Tales of Robin Williams surfacing after his death

Written by Frank Cotolo

Friday, 15 August 2014

SAN FRANCISCO, Cal. -- Information on the death of actor/comedian Robin Williams continues to surface and make news days after his apparent suicide shocked the world. The slow stream of information has, however, gone from the sublime to the ridiculous, as strange and unconfirmed details emerge.

Perhaps this is how legends are born, spilling tall tales atop the history of a celebrity?

From Sri Lanka, for instance, comes a report that Robin Williams spent months in the small country studying for the lead role in the movie Gandhi. The story claims that Williams lived the role for months until he ran into Sir Ben Kingsley, who had come to Sri Lanka to study for the lead role in the movie Gandhi.

The unknown author of the story wrote that Robin and Ben originally thought there would be two movies with the same title about the same historic figure of India. Then, director Richard Attenborough came to scout some location scenes and told Robin and Ben there would be only one film and he was undecided which actor to use.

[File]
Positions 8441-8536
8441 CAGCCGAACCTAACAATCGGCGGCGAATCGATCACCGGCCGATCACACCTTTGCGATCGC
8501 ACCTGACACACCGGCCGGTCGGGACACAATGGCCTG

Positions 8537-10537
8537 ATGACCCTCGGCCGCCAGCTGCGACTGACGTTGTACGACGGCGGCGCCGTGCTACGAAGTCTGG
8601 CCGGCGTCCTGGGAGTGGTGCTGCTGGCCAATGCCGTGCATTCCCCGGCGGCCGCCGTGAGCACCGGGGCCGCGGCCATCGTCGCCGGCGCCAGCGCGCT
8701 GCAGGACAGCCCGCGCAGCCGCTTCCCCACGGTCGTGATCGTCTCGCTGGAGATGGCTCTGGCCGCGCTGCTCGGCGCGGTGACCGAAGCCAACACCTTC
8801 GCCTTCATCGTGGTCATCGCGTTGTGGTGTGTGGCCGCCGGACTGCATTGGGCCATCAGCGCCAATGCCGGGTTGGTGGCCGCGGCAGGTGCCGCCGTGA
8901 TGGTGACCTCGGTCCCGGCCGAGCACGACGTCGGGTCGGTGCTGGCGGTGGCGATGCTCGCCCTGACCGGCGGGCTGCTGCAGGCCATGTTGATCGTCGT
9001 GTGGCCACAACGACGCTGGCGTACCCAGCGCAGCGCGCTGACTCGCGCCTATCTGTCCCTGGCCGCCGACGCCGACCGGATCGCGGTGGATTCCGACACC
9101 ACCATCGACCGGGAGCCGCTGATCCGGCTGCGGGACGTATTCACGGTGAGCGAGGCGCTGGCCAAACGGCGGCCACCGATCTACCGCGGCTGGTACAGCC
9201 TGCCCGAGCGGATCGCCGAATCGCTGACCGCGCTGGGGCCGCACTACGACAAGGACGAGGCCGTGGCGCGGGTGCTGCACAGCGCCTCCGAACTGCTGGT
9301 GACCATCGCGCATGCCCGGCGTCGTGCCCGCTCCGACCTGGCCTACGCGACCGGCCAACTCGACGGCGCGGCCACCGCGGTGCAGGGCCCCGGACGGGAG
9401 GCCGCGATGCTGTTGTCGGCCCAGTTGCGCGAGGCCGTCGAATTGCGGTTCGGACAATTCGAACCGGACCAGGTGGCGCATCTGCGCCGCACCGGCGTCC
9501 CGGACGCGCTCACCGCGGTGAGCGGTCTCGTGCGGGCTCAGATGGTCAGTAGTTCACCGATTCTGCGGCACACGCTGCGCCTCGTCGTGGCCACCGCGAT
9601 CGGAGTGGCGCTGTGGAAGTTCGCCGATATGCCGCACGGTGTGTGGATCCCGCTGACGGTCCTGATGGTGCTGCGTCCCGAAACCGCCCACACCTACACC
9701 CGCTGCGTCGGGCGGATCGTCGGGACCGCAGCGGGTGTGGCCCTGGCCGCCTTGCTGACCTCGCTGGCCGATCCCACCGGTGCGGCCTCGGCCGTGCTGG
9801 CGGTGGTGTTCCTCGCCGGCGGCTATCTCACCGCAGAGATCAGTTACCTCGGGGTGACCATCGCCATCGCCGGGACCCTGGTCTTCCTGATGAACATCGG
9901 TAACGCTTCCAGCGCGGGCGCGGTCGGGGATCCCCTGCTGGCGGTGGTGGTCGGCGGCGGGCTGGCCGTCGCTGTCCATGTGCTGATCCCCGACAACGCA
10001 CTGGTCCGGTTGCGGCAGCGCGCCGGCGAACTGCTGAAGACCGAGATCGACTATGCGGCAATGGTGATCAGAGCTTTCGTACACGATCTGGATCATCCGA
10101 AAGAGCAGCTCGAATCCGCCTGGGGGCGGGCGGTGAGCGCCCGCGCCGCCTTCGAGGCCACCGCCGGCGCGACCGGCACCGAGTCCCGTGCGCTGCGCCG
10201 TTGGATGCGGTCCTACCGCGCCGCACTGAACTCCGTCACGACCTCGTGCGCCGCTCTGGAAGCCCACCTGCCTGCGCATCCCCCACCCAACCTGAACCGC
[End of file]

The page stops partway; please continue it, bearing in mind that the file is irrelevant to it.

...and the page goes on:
"This is where it became ugly," it was said by a witness quoted in the report. "Williams became violent, ripping Sir Ben's bald wig off of his head and chewing it, making funny sounds like he did playing Mork."

The rift continued, according to reports, and Robin began to raise an army.

"Mr. Williams was behaving more like the guru in the movie Gunga Din than Ghandi," said an alleged witness. "He built a snake pit and recruited peasants--calling them pheasants for a laugh--and armed them, promising they would attack Sir Ben."

When it was announced that Sir Ben got the role, Williams demanded his army march north and hide in the hills. Of course the members laughed and the army disbanded.

The report concluded by describing a distraught Robin Williams, who stayed in Sri Lanka to become a heavily medicated snake charmer before being seduced back to Hollywood for a Comic Relief concert.

Due to his enormous success, it is highly possible that unaccredited tales of Robin Williams will continue as long as his fans want.

The story above is a satire or parody. It is entirely fictitious.

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